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Arnette’s Second Coming

arnette goggles team

In the mid 90s, Arnette was the goggle. Hell, that was even the name of its first goggle, The Goggle, released in 93. Riders like Kevin Jones, Ingemar Backman, Mike Ranquett, and Daniel Franck had Arnette’s cutting edge designs with their iconic beaks plastered on the cover of every mag, in all the films, and then the brand all but vanished.

Eight years ago Luxottica Group purchased Arnette and the brand’s goggle line fell off the radar in the North American market. While the company was still doing a full array of sunglasses here, and pushing goggles in Europe, here in the States its presence all but disappeared when things got cold. Two years ago Arnette was moved under the Oakley umbrella and the brand has spent that time revamping and ramping up its snow program for a re-launch at SIA with its new Mercenary and Series 3 lines and a hard hitting roster of team riders including Devun Walsh, Zac Marben, Dustin Cravin, and Sage Kotsenburg.

We caught up with Global Brand Manager Joe Freitag to learn more about the company’s plan to bring a new vision to this once-visionary snow goggle program.

So give us a little background on what’s been going on with the brand for the last few years?

Joe Freitag

Joe Freitag

When we came on board under the Oakley umbrella, one of the first things we started doing was redesigning the goggle program. We scrapped most of what existed for Arnette in the past, but pulled forward some of the history and story. Folks that remember Arnette from back in the day will see some of our stuff and be like, “Oh man, I remember that,” but we gave it a whole new twist. We’re building an entirely new team around it, and we’re just going to come out of the gates charging at SIA.

What do you think has changed about the market that made you feel it was time to make this move? Is it more because you moved in with Oakley and are able to draw on that experience and technology?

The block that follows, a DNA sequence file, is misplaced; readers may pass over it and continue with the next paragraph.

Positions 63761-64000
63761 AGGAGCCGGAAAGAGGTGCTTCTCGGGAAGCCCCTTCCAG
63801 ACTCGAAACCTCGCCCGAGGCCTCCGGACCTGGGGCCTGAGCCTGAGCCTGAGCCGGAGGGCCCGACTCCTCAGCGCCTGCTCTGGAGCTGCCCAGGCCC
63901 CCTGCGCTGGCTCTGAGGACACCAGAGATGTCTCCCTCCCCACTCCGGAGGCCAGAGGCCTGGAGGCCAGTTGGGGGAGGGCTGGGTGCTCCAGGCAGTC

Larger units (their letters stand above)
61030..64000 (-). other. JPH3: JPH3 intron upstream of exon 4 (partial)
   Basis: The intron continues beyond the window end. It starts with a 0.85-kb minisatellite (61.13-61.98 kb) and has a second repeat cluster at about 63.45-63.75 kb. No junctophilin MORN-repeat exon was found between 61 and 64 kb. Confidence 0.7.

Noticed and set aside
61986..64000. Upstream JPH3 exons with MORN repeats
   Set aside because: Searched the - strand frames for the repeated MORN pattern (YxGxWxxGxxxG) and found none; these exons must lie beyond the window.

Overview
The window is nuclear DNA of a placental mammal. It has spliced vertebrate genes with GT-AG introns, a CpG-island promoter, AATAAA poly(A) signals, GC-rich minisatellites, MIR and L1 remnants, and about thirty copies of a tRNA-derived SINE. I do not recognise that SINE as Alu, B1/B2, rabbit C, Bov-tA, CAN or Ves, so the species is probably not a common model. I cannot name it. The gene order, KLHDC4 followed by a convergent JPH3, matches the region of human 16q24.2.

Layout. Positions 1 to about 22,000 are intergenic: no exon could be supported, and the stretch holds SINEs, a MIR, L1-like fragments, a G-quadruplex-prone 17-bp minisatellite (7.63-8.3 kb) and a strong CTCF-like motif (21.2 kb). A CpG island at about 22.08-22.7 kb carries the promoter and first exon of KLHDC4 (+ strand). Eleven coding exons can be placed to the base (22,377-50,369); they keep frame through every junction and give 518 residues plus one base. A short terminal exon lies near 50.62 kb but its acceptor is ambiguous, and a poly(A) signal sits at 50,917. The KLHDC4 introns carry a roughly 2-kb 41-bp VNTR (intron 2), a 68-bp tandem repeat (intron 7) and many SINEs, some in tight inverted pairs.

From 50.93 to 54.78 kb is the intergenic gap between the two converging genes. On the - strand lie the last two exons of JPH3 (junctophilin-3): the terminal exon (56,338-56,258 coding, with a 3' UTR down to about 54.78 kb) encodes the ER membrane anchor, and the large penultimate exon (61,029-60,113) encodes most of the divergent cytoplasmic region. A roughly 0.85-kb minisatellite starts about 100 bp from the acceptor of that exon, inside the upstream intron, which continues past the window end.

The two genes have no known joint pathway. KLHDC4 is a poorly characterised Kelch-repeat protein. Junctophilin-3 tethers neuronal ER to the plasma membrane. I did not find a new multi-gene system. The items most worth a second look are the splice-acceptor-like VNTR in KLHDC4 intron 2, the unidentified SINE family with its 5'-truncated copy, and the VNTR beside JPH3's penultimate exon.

Yeah, I think that’s part of it. Oakley has a strong understanding of the market and understands what a great opportunity exists to bring Arnette back into the market in a really strong, credible, and meaningful way, and offer something to consumers that they’re not getting—just really great full product at a great price. We’ve come up with a philosophy that less is more. Doing more with fewer athletes and doing more with fewer styles is going to make a better impact not only for the market and the consumer, but also for our retailers.

What retailers, or what tier of retailers are you guys really looking to get into? If I’m a retailer, why should I care that you’re back and bring Arnette in?

It’s certainly that tier-one retailer that relies on core snowboarding for the bulk of its business. They sell hardgoods, they sell the most credible brands, and are really athlete driven, versus volume, price, or selection-driven. That’s our first target. Why should they care about Arnette? We’re gonna come out with an amazing product backed by an amazing team backed by an amazing company. We’re not only going to come out strong from a marketing perspective and do all the things that’s going to create awareness and buzz and pull at retail, we have the longevity as a brand to draw on those consumers that have known Arnette from back in the day and pull them back into the doors.

I used to love Arnettes for sure. Guess I’m dating myself. What are your thoughts as far as Arnette’s brand equity in the snow market? I mean, a lot of times if a brand pulls out and tries to come back, in some people’s minds it’s like, “yeah, they couldn’t make it.”